4 Types Of Web Design That Will Inspire Visitors
Web design is the process of developing a website. Besides basic HTML code, web design services in Toronto also need to have additional resources and skills to create a website. They focus on the user interface and the overall experience of a website. It involves various elements, including layout, functionality, and appearance. Web designers use different layouts to convey information to visitors. Here are some different types of website layouts:
Static websites are the most simplistic websites:
While static websites tend to be the simplest to design, they also have many disadvantages. Static websites do not allow for personalization or interaction, and their pages remain the same regardless of where the visitor goes on the website. Dynamic websites, on the other hand, can change their content according to the location of the visitor. Besides, many types of websites cannot be built statically, such as e-commerce sites. Because they must create separate pages for each product, static websites have a lot of disadvantages.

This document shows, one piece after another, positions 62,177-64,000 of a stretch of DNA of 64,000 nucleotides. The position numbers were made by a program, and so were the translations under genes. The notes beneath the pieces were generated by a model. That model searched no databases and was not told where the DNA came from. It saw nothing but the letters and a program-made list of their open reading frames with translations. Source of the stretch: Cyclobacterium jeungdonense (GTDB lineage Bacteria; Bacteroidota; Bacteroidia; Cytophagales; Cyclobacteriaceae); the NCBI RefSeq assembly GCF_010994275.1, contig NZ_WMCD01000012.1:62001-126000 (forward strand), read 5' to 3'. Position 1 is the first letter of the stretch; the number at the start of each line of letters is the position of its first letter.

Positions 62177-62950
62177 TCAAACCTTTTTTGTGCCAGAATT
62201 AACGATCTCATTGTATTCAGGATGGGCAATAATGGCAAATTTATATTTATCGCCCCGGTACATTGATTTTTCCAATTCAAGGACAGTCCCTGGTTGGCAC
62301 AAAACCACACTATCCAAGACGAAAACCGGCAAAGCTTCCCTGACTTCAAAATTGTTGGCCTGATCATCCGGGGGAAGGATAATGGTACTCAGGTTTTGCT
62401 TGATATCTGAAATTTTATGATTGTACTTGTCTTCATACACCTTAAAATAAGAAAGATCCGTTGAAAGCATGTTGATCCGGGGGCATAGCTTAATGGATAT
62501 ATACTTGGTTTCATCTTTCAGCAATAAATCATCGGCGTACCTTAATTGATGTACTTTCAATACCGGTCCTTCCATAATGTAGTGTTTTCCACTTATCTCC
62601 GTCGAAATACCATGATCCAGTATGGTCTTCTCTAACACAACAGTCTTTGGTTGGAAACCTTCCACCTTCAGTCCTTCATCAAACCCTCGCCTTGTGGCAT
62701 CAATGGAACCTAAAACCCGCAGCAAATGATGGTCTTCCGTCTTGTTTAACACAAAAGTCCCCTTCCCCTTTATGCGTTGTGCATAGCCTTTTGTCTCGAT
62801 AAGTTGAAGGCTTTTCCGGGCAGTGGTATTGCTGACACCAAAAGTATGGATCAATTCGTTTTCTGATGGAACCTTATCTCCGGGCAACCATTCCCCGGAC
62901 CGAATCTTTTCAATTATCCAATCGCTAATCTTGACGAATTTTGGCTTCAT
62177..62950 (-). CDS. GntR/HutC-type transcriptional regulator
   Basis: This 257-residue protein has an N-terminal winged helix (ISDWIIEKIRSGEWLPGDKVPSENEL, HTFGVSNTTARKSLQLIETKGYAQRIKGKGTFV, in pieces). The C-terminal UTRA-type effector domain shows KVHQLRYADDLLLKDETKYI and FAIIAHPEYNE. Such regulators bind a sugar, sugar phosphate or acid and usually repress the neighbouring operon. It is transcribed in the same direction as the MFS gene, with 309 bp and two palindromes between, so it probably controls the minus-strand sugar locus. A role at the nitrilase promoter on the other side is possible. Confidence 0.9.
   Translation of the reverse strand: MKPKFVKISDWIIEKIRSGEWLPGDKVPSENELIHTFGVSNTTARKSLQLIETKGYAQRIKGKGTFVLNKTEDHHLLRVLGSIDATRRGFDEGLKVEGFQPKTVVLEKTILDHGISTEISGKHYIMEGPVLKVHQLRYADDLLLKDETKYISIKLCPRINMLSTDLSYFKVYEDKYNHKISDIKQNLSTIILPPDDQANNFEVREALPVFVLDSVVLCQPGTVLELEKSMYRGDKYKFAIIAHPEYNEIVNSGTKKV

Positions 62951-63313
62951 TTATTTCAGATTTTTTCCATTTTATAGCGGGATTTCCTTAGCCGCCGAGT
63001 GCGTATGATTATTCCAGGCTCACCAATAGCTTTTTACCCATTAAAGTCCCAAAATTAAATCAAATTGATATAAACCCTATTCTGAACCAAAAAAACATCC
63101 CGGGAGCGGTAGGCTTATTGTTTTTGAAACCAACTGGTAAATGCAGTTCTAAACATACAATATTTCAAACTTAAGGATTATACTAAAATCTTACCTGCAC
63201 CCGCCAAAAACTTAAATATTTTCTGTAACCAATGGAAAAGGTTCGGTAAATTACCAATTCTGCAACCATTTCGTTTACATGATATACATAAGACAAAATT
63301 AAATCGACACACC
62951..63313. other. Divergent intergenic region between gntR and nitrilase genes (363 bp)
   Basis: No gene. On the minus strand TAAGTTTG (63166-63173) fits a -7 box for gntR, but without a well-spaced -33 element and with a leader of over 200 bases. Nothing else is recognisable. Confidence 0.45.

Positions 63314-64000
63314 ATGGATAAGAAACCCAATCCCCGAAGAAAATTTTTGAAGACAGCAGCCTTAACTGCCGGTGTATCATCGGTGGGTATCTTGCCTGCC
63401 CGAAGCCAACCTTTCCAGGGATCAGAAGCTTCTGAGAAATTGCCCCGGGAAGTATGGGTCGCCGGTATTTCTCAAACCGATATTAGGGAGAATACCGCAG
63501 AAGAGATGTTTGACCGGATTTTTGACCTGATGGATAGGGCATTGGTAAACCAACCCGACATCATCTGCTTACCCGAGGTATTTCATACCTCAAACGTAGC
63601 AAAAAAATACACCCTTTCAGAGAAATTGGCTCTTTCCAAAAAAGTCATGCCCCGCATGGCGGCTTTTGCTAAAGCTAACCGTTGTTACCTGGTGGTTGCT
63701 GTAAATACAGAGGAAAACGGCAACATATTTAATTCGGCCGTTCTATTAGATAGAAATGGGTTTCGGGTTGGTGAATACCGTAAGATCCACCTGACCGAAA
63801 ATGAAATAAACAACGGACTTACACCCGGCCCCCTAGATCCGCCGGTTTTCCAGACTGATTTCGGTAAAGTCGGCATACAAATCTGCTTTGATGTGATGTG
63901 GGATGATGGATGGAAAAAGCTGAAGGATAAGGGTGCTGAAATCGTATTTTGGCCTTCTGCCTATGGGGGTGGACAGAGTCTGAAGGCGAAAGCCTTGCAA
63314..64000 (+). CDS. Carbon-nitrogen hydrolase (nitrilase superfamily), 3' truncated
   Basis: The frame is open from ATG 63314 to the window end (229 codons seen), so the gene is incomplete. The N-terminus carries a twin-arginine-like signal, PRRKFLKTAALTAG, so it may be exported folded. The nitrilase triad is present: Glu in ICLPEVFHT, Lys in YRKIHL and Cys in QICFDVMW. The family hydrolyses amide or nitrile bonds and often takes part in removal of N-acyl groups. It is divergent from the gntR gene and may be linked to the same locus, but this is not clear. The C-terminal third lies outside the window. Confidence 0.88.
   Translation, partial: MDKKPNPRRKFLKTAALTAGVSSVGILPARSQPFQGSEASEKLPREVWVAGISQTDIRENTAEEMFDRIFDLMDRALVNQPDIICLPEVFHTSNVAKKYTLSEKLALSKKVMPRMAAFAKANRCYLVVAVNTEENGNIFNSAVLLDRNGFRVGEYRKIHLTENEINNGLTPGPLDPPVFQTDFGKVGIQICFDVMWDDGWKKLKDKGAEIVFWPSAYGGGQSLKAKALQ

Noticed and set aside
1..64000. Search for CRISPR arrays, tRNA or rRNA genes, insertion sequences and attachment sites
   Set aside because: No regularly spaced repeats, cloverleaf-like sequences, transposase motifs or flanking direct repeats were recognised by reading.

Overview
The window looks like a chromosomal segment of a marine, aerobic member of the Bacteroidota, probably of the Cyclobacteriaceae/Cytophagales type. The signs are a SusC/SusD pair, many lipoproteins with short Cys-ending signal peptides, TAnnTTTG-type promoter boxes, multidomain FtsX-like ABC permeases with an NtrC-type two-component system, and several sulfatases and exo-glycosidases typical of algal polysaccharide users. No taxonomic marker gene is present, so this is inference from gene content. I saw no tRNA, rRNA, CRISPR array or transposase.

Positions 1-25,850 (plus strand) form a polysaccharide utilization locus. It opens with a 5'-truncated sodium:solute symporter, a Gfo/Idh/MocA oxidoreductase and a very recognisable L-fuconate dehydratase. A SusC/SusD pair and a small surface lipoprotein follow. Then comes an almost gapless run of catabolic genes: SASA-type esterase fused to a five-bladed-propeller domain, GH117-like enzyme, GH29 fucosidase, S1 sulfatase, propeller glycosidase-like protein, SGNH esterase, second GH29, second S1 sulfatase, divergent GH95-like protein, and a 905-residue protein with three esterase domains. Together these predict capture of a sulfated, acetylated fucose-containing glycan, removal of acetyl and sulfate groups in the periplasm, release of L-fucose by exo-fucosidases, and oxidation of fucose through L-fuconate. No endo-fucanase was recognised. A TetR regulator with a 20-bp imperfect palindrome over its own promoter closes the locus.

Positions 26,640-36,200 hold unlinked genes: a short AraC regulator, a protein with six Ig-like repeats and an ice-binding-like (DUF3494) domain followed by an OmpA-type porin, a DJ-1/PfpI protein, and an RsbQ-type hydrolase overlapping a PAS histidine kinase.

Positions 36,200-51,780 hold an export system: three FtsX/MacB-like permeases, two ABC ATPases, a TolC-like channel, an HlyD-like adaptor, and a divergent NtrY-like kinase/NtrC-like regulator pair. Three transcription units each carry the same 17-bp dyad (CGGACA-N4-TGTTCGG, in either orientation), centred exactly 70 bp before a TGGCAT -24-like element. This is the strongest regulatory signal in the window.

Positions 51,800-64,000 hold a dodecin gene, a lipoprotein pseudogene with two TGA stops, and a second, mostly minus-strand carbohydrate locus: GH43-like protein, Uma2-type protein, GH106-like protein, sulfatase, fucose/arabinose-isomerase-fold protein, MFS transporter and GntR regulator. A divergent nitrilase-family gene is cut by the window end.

Fluid layouts are an alternative to HTML-table-based layouts:
Table-based layouts have been largely abandoned as an effective page layout method. While they’re useful for displaying tabular data, they’re often not the most accessible layout type. When viewed on a small screen, visitors might have to squint or change the font size to see the information. This makes for a bad UX. Fluid layouts are much more accessible.
Single page designs:
When creating a single-page website, make sure you have the right visual hierarchy. This way, users will only have to scroll a single page to find information. Avoid using image layers and animations because these can slow down the page load time. The parallax effect should be avoided unless the content is complex and not intended to be viewed on a small screen. You can also use a back-to-top button.
Responsive design is the most popular type of website layout:
If you’re designing a website, then you’ve likely noticed a pattern: your content will be a little bit larger on desktops than on mobile devices. But even though the same content will be viewed on all devices, the responsive design is built to adjust the content according to the screen size. This means a reduced page width, but readable content for every device. For example, a mobile device with a low-resolution display will require you to double the size of an image. For desktops, you can use the mousepointer. On mobile devices, you can use a fingerpointer.